Bearded Dragons

Guide to Breeding Bearded Dragons

Bearded dragons are one of the most popular lizard pets in America, and uniquely colored “designer dragons” are in demand. Some display pastel orange, violet, and red colorations. Because of this, many people are interested in breeding bearded dragons, but breeding reptiles can be a difficult venture. Temperature, conditions and timing must be correct for a pairing to result in fertile eggs.

A male and female dragon are of course necessary for the process, but determining the sex of a bearded dragon can be tricky. In adult animals, the area at the base of the tail will tell you what sex your reptile is. Males have an indentation in the center of the tail, caused by the bulge of the hemipenes. Females lack these organs and will thus have a slight protrusion in the center of their tails. It is difficult to sex individuals less than three months old.

Fortunately, bearded dragons are among the most prolific of the agamids. With a large enough enclosure, a suitable place for egg laying, and a pair of healthy dragons, successful breeding is not too difficult. It usually follows a short brumation period where the temperatures and daylight hours are reduced for two to three months. This simulates winter. Many bearded dragons can be convinced to attempt breeding without this brumation period, but in cases where both animals are not allowed to rest before mating, low fertility rates can occur.

Sexually mature male bearded dragons will darken the beard below their jaws, bob their heads, and stamp their front feet in a courtship display when in the presence of a desirable female. They will then chase the female around the breeding enclosure in an attempt to mount her. When carrying eggs, the female’s abdomen will expand considerably. It is important to make sure that a gravid female has an egg laying site available to her. If a site is not provided, egg binding could occur, which has the danger of leading to the death of the dragon.

An egg laying site can be a two foot square box about eighteen inches deep, dilled with potting soil and sand. This substrate should be kept damp. Females will dig in the box before laying their eggs. The appearance of the female bearded dragon is likely to change overnight. She will suddenly become thin again after laying her eggs.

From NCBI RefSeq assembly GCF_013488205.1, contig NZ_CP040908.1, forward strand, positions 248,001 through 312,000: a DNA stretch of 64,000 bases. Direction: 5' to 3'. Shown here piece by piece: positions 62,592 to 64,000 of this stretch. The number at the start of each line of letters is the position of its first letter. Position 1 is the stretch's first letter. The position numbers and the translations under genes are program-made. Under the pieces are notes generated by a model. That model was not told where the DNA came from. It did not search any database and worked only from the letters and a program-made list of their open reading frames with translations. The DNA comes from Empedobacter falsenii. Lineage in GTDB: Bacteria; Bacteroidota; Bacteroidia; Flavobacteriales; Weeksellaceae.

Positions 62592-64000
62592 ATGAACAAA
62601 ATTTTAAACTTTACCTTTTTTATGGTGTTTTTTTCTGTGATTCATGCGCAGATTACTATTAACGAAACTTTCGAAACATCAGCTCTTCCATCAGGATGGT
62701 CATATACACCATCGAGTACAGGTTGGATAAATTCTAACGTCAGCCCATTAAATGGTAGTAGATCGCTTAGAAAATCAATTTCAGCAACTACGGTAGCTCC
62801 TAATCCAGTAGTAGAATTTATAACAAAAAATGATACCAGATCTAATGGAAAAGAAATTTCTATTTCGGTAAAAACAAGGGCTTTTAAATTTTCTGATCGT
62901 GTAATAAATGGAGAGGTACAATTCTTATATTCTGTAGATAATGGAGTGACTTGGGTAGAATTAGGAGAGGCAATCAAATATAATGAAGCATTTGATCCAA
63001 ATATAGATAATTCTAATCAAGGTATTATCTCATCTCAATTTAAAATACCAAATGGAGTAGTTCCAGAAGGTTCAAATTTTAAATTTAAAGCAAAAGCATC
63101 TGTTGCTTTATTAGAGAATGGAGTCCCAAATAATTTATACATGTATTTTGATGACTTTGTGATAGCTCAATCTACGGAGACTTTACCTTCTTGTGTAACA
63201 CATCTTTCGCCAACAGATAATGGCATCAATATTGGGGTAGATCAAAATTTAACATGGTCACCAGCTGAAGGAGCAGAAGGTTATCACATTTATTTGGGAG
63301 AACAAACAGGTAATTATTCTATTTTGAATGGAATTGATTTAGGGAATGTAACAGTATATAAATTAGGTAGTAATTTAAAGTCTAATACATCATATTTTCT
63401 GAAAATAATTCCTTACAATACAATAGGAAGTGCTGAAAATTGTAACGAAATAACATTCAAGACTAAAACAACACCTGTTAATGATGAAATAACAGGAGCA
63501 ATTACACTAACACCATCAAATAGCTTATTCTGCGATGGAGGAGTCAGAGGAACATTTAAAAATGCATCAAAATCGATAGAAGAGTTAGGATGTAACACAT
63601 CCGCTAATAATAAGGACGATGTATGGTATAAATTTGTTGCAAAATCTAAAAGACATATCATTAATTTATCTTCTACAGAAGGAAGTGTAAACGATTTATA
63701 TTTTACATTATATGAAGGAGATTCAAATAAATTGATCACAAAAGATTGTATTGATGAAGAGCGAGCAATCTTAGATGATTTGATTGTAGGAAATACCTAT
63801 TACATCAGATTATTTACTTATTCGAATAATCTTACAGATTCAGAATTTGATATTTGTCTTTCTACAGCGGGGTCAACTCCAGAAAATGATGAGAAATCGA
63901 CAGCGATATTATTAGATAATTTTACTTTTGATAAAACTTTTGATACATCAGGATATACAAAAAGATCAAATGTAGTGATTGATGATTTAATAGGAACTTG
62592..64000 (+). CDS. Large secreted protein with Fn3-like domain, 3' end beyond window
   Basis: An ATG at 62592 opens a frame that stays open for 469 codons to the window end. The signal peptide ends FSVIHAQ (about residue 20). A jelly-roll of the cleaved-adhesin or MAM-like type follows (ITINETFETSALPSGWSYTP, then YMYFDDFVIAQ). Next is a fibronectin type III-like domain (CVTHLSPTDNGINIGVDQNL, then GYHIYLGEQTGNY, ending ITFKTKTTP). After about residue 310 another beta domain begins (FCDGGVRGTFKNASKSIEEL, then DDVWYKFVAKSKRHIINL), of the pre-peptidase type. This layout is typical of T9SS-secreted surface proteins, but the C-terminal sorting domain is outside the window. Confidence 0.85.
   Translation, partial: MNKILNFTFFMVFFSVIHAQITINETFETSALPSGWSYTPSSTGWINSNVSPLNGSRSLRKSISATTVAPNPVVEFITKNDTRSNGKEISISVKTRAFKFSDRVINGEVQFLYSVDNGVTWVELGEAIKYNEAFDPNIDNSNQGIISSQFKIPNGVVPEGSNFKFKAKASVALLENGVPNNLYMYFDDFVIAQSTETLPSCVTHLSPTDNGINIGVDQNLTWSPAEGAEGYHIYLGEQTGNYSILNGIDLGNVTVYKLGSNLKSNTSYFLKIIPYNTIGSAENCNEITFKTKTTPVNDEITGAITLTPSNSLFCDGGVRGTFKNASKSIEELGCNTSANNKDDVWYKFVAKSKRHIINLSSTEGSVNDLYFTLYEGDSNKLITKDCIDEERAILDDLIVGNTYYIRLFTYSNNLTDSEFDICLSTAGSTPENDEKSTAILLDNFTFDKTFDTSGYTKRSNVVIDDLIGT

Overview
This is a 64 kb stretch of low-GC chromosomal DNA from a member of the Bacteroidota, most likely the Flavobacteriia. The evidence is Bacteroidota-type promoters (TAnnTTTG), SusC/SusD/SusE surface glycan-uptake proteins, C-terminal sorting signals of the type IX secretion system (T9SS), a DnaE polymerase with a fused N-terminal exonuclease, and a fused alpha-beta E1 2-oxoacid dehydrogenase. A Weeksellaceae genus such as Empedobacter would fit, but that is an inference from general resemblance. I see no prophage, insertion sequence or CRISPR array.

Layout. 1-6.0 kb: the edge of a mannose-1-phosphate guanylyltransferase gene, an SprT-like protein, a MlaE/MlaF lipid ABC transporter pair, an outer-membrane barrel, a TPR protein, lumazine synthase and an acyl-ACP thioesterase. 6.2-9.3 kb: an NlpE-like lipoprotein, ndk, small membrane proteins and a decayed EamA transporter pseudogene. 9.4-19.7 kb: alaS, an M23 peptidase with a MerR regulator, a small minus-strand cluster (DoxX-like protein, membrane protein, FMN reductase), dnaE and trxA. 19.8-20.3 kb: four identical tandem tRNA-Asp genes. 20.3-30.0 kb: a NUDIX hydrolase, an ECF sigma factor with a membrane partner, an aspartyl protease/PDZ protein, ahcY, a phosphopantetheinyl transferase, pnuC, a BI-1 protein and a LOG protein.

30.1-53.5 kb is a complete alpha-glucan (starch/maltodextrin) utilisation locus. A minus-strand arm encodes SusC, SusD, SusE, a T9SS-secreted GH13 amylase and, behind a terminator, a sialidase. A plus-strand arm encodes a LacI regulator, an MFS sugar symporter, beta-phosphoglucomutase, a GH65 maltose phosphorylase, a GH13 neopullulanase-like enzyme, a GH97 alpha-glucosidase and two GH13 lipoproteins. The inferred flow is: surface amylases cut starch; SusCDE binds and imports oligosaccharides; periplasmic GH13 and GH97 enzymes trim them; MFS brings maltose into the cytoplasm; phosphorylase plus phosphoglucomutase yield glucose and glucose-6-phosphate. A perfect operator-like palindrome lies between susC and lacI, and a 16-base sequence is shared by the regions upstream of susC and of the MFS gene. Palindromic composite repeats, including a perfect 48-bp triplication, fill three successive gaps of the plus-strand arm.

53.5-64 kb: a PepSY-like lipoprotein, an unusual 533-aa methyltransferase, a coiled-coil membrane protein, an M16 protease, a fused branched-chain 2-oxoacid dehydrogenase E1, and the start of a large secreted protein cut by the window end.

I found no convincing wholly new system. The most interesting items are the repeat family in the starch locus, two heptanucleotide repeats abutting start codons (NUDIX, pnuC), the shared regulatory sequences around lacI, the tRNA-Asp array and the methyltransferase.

At this time, the eggs should be removed from the laying box. They can be kept in a chicken incubator or other device which will keep them at a temperature of eighty-two to eighty-eight degrees Fahrenheit. A moist perlite and vermiculite medium is often use for egg incubation. Different temperatures will result in a different mix of sexes in the hatchlings. Males hatch at higher temperatures, females at lower, and a mixture of the two in the middle of the range.

After sixty to eighty days, the dragon eggs will hatch. Many of them may turn out to have been infertile. After the incubation period is over, the eggs will begin to collapse, and within twenty four hours, the babies will emerge. They should be left in the incubator for another twenty four hours to allow them to absorb their yolk sacs. Within seventy two hours, they should be willing to eat.

Bearded dragon hatchlings ought to be fed twice or three times a day. Crickets are a good food to feed young dragons, but size is essential. The crickets should be no larger than 1/4 inch, or hind limb paralysis may result, which is usually fatal. Twice a week, finely chopped salad mixture of the same composition as adult dragon greens should be offered. When housing the hatchlings together, it is important to keep their feeding schedule regular to prevent them from biting their cage mates or your hand.